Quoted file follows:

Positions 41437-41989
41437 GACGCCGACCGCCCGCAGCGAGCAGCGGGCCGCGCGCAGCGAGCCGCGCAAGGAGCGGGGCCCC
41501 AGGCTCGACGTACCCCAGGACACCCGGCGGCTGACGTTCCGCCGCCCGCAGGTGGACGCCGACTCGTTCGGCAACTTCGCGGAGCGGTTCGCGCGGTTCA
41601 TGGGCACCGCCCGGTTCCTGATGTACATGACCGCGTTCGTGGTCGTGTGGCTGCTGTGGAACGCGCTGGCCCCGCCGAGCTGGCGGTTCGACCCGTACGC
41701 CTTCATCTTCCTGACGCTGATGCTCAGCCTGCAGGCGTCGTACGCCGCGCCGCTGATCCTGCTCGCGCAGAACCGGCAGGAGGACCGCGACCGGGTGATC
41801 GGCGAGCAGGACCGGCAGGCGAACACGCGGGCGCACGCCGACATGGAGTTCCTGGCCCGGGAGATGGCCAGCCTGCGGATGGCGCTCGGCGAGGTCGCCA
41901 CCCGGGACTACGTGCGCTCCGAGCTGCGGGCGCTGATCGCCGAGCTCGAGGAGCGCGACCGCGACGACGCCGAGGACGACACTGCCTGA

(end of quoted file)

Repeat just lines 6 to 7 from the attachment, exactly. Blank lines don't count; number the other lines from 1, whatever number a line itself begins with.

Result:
41801 GGCGAGCAGGACCGGCAGGCGAACACGCGGGCGCACGCCGACATGGAGTTCCTGGCCCGGGAGATGGCCAGCCTGCGGATGGCGCTCGGCGAGGTCGCCA
41901 CCCGGGACTACGTGCGCTCCGAGCTGCGGGCGCTGATCGCCGAGCTCGAGGAGCGCGACCGCGACGACGCCGAGGACGACACTGCCTGA